As for what I see, this is for ever amazing. At the moment, the big field is a dull gold, and the ash tree in front of the house is a heavy green. And the horse ponds glitter under their weed. The artist John Nash, who lived here before me, loved these ponds, and portraits of them hang in our town hall to refresh the Mayor and corporation.
Have I heard, David says on the telephone, that they are digging up a Roman villa not far from me? This is not his usual line, which is: “Have you heard about this rare apple?” His orchard is a kind of fruit museum, with plums, pears, and apples going back to Eden.
I look at my greengages. They have a habit of bearing a crop and forgetting to crop alternately. I scythe beneath them, letting the wild seeds scatter under my feet. But there is July dust on my feet, and not very tuneful birdsong in my ears. I must read what John Clare says about hot dry Julys, and how he lays his way through them.
George Herbert’s poems make Ronald Blythe think of St Luke’s Acts
WARM, soft summer winds, the ones that rock the barley. They bring back the exhilarating Julys of boyhood. I can feel old Mr Cardy’s crops scratching my bare legs. Or Captain Cardy, as he liked to be called.
Although it was incorrect, many temporary officers of the First World War liked to retain their title. They had become chicken farmers, and their wives walked to market, pushing prams laden with eggs, and passing tramps pushing prams piled high with all they possessed as they trudged from workhouse to workhouse.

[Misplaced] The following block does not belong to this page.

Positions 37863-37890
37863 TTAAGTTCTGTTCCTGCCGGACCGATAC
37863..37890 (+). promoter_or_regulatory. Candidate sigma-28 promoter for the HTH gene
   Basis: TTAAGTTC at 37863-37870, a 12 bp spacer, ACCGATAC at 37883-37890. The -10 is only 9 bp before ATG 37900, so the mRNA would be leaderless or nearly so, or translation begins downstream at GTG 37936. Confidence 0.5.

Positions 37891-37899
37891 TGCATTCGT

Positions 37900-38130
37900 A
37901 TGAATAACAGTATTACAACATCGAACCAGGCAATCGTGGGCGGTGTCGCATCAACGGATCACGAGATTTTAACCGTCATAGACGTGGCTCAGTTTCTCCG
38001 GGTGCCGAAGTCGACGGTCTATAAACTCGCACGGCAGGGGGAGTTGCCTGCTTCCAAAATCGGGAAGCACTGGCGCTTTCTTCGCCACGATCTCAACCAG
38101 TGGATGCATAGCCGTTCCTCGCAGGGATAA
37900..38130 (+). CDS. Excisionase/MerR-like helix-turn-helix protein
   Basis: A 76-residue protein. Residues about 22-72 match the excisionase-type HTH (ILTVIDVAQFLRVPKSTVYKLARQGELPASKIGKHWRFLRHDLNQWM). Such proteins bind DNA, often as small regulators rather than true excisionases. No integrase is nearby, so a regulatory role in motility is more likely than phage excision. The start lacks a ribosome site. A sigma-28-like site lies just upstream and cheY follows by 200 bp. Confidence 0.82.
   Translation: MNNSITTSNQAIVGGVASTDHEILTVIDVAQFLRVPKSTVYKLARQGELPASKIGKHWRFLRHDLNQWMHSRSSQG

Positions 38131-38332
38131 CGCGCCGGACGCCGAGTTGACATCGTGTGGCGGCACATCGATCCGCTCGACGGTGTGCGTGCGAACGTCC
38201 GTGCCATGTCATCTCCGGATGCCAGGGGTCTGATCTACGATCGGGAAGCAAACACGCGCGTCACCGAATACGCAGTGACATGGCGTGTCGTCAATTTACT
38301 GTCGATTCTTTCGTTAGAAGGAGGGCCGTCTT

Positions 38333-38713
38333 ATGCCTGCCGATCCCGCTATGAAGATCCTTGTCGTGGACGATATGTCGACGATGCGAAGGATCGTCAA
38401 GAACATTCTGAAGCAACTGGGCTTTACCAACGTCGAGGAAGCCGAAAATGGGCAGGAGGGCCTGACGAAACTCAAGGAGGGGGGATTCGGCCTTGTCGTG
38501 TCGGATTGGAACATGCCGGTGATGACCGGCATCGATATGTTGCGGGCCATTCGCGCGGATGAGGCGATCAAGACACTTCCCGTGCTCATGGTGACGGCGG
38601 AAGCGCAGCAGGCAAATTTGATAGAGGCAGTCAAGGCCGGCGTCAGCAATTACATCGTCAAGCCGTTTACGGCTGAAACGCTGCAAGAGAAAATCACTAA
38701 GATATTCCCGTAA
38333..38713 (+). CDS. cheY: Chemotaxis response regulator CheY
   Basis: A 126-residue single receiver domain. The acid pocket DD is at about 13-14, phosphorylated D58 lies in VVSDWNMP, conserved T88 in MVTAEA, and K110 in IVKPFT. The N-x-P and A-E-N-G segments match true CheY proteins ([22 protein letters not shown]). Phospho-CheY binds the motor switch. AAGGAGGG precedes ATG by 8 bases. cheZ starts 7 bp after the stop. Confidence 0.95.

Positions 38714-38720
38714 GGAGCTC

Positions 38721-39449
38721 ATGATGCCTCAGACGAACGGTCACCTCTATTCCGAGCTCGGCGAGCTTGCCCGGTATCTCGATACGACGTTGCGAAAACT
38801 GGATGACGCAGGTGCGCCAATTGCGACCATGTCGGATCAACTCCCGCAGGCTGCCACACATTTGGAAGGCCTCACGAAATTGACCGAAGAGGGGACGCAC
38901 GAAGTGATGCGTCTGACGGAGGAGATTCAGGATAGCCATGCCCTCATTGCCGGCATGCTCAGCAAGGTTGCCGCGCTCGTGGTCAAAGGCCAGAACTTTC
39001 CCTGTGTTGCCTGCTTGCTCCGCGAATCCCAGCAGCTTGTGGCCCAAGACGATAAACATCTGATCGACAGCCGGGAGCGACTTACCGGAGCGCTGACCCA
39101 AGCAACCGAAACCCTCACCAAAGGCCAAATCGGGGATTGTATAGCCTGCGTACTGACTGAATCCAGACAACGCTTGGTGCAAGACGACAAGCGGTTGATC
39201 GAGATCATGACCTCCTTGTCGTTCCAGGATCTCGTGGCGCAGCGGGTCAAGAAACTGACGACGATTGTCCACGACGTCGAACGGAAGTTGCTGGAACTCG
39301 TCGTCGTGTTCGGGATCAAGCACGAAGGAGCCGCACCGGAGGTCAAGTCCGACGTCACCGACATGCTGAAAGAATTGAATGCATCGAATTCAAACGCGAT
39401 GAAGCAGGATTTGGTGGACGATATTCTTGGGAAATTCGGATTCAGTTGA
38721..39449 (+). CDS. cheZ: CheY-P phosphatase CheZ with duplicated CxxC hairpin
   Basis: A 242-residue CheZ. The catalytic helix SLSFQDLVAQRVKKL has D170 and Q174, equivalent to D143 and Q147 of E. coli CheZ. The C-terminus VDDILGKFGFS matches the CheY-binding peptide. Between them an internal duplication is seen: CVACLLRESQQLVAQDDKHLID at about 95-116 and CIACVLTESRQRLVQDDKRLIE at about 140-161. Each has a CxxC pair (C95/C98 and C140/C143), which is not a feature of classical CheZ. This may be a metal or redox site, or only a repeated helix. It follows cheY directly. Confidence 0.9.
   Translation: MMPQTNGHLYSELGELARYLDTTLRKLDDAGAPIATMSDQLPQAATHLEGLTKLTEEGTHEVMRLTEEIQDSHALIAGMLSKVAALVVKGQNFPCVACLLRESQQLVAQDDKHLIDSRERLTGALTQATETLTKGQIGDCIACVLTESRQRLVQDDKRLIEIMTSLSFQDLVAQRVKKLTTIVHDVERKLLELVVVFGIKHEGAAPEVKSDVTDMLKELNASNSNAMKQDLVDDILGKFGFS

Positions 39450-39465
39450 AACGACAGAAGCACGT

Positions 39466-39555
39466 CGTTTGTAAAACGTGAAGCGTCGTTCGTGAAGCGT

This was the land fit for heroes. Not that I understood such things.
Suffolk, for me, was a wild paradise of abandoned corn fields, brilliant with weeds such as daisies and poppies. I cycled through it to visit the great wool churches, which were shrines of another age, and which bore witness to prosperity, art, and learning — although the ten-or-so-mile coastal belt and the Forestry Commission’s fine woodlands made its edges look like Russia.
My first writer-friend was a poet named James Turner, who introduced me to George Herbert. We would give readings from him in enormous naves to handfuls of listeners. We never asked permission, but simply entered these glorious empty spaces and read.
Later on, I would be the guest of Vikram Seth at Bemerton Rectory, near Salisbury, Herbert’s home; and Vikram, in his enchanting manner, and I, in my quiet English way, would speak Herbert in his own countryside, and I would imagine him riding the river lanes.
Herbert teaches a companionable Christ, one who is a dinner-guest, a fellow gardener, and a close friend. They call him “Holy Mr Herbert”, but no one knew that he was to become the greatest poet of the Church of England.